Daniel Sarewitz, writing at Slate, has an excellent and thoughtful post, arguing that we need more Republican scientists. No, really. He is right.
Only 6 percent of U.S. scientists
admit sorry, claim to be Republicans, which has profound implications for policy; especially, but not exclusively, for policy regarding climate change.
For 20 years, evidence about global warming has been directly and explicitly linked to a set of policy responses demanding international governance regimes, large-scale social engineering, and the redistribution of wealth. These are the sort of things that most Democrats welcome, and most Republicans hate. No wonder the Republicans are suspicious of the science.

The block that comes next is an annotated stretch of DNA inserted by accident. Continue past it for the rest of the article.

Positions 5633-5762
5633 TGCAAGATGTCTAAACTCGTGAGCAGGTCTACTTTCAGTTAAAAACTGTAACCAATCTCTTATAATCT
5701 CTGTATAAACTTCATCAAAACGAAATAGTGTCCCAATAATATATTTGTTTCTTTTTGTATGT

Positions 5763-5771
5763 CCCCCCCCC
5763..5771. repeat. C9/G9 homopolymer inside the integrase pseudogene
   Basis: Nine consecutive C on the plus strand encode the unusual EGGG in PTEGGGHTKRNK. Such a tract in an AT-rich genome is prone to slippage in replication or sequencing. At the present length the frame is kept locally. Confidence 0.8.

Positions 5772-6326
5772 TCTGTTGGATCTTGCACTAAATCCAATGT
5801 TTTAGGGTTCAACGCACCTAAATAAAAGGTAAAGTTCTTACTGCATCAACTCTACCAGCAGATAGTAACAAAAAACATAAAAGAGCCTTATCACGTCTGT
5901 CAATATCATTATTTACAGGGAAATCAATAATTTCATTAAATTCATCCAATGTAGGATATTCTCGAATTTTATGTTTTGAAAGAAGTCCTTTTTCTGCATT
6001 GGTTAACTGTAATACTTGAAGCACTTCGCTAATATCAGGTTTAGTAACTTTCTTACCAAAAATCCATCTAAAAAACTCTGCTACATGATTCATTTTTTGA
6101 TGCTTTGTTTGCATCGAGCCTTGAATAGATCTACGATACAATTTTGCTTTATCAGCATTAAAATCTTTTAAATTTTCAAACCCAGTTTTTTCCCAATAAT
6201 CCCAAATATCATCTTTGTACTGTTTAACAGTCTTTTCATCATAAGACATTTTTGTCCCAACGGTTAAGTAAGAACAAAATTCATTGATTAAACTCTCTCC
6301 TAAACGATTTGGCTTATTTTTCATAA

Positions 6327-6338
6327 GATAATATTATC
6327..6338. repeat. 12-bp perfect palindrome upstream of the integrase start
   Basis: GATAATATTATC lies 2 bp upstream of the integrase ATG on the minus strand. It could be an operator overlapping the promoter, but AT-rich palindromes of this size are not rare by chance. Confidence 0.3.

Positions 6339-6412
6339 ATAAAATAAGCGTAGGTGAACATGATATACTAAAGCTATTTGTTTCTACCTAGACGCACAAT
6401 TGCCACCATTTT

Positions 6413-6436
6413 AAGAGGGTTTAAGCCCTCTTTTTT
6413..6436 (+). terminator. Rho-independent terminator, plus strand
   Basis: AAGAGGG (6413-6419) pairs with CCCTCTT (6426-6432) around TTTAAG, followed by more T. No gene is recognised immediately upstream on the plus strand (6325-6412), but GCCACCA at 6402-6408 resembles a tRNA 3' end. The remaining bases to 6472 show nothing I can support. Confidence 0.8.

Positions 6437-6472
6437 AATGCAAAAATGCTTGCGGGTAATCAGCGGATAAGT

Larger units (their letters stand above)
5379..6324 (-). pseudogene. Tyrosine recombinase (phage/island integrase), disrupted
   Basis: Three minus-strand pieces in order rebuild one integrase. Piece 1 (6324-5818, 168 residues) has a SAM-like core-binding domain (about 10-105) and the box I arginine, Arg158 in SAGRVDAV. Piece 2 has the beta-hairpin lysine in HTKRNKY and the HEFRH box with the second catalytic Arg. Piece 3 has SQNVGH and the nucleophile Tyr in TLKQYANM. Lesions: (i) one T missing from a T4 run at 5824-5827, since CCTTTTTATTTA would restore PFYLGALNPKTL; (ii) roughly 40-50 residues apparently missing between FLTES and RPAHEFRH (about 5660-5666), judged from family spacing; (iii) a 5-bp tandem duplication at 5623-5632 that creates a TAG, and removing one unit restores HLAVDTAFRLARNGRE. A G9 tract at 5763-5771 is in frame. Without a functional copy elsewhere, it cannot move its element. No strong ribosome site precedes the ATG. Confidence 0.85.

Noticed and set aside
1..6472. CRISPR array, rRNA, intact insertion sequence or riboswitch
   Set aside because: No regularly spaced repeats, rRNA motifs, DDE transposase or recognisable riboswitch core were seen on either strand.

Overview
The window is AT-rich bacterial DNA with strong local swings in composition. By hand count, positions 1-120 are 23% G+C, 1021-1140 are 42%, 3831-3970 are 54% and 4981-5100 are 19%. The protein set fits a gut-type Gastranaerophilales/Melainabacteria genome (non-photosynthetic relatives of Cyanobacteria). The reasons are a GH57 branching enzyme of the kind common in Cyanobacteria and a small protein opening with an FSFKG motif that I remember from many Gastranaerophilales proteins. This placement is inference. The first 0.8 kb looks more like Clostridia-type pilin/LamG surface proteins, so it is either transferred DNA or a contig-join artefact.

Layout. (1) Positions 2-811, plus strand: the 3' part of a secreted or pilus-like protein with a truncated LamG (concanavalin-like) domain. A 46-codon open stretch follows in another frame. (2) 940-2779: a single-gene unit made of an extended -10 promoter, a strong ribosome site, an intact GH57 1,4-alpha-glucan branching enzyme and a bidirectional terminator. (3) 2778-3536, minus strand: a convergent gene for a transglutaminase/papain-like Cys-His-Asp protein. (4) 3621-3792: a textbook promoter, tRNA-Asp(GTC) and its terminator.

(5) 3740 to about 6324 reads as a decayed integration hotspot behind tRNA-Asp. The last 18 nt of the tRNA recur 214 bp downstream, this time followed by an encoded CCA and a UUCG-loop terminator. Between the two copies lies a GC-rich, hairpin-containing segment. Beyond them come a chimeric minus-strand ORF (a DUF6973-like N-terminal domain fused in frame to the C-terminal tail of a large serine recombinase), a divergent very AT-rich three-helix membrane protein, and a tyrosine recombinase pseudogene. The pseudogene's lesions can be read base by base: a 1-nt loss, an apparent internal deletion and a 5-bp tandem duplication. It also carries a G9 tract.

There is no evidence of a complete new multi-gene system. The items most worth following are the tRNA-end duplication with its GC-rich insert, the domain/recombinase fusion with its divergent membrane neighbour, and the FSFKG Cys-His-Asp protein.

Think about it: The results of climate science, delivered by scientists who are overwhelmingly Democratic, are used over a period of decades to advance a political agenda that happens to align precisely with the ideological preferences of Democrats.
Sarewitiz asks a deeper question: why?
I doubt that teachers are telling young Republicans that math is too hard for them, as they sometimes do with girls; or that socioeconomic factors are making it difficult for Republican students to succeed in science, as is the case for some ethnic minority groups. The idea of mentorship programs for Republican science students, or scholarship programs to attract Republican students to scientific fields, seems laughable, if delightfully ironic.
Yet there is clearly something going on that is as yet barely acknowledged, let alone understood.
It is hard to argue with his parting words:
A democratic society needs Republican scientists.
Yes, we do. So why is this? What weeds out Republicans from science? Where along the way do they drop out? Those are very good questions indeed.